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Prokineticin receptor 2

PROKR2
Identifiers
AliasesPROKR2, GPR73L1, GPR73b, GPRg2, HH3, KAL3, PKR2, dJ680N4.3, prokineticin receptor 2
External IDsOMIM: 607123 MGI: 2181363 HomoloGene: 16368 GeneCards: PROKR2
Gene location (Human)
Chromosome 20 (human)
Chr.Chromosome 20 (human)[1]
Chromosome 20 (human)
Genomic location for PROKR2
Genomic location for PROKR2
Band20p12.3Start5,302,040 bp[1]
End5,314,369 bp[1]
RNA expression pattern
PBB GE PROKR2 gnf1h10315 s at fs.png
More reference expression data
Orthologs
SpeciesHumanMouse
Entrez
Ensembl
UniProt
RefSeq (mRNA)

NM_144773

NM_144944

RefSeq (protein)

NP_658986

NP_659193

Location (UCSC)Chr 20: 5.3 – 5.31 MbChr 2: 132.34 – 132.39 Mb
PubMed search[3][4]
Wikidata
View/Edit HumanView/Edit Mouse

Prokineticin receptor 2 (PKR2), is a G protein-coupled receptor encoded by the PROKR2 gene in humans.[5]

Function

Prokineticins are secreted proteins that can promote angiogenesis and induce strong gastrointestinal smooth muscle contraction. The protein encoded by this gene is an integral membrane protein and G protein-coupled receptor for prokineticins. The encoded protein is similar in sequence to GPR73, another G protein-coupled receptor for prokineticins.[5]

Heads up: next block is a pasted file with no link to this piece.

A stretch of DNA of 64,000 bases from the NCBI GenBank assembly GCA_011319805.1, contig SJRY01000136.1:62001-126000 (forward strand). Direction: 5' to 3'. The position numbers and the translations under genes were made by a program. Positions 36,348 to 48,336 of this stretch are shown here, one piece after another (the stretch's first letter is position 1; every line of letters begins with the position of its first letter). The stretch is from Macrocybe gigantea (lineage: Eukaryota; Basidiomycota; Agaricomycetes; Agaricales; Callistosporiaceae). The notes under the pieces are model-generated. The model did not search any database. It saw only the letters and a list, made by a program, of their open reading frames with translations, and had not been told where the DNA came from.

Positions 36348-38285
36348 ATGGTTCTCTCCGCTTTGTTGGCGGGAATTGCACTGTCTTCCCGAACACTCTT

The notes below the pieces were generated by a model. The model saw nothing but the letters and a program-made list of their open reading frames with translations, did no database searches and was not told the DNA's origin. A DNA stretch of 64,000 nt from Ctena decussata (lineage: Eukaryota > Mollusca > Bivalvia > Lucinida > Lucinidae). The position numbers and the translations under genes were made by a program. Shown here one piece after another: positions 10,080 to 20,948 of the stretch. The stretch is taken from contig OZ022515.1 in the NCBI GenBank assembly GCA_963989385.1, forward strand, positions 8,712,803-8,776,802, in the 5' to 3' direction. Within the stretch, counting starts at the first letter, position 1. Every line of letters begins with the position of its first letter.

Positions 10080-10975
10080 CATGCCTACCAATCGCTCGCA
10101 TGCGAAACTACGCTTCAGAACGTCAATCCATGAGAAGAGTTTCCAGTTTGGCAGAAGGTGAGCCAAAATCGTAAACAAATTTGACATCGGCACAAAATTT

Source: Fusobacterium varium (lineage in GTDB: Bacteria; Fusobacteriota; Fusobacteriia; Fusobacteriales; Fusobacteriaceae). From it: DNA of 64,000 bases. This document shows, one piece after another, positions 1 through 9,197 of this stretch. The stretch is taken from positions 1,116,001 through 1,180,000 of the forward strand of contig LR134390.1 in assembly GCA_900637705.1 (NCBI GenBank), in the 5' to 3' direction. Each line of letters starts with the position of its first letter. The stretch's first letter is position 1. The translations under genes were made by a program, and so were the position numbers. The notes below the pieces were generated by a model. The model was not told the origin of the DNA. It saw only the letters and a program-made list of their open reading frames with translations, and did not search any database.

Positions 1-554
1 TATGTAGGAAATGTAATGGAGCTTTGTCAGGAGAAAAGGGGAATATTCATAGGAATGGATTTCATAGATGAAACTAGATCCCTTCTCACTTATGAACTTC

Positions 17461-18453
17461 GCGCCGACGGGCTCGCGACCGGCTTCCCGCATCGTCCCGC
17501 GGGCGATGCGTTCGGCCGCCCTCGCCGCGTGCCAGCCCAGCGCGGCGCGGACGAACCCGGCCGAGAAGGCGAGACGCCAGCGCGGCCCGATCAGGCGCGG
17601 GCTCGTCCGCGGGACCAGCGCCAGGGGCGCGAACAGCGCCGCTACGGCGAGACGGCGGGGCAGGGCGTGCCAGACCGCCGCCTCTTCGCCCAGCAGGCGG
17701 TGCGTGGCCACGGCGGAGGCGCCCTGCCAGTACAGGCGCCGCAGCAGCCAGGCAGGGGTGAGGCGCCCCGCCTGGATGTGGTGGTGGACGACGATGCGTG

Mutations in the PROKR2 (also known as KAL3) gene have been implicated in hypogonadotropic hypogonadism and gynecomastia.[6]

See also

References

  1. ^ a b c GRCh38: Ensembl release 89: ENSG00000101292 - Ensembl, May 2017
  2. ^ a b c GRCm38: Ensembl release 89: ENSMUSG00000050558 - Ensembl, May 2017
  3. ^ "Human PubMed Reference:". National Center for Biotechnology Information, U.S. National Library of Medicine.
  4. ^ "Mouse PubMed Reference:". National Center for Biotechnology Information, U.S. National Library of Medicine.
  5. ^ a b "Entrez Gene: PROKR2 prokineticin receptor 2".
  6. ^ Narula HS, Carlson HE (November 2014). "Gynaecomastia--pathophysiology, diagnosis and treatment". Nature Reviews. Endocrinology. 10 (11): 684–98. doi:10.1038/nrendo.2014.139. PMID 25112235.

Further reading

External links

This article incorporates text from the United States National Library of Medicine, which is in the public domain.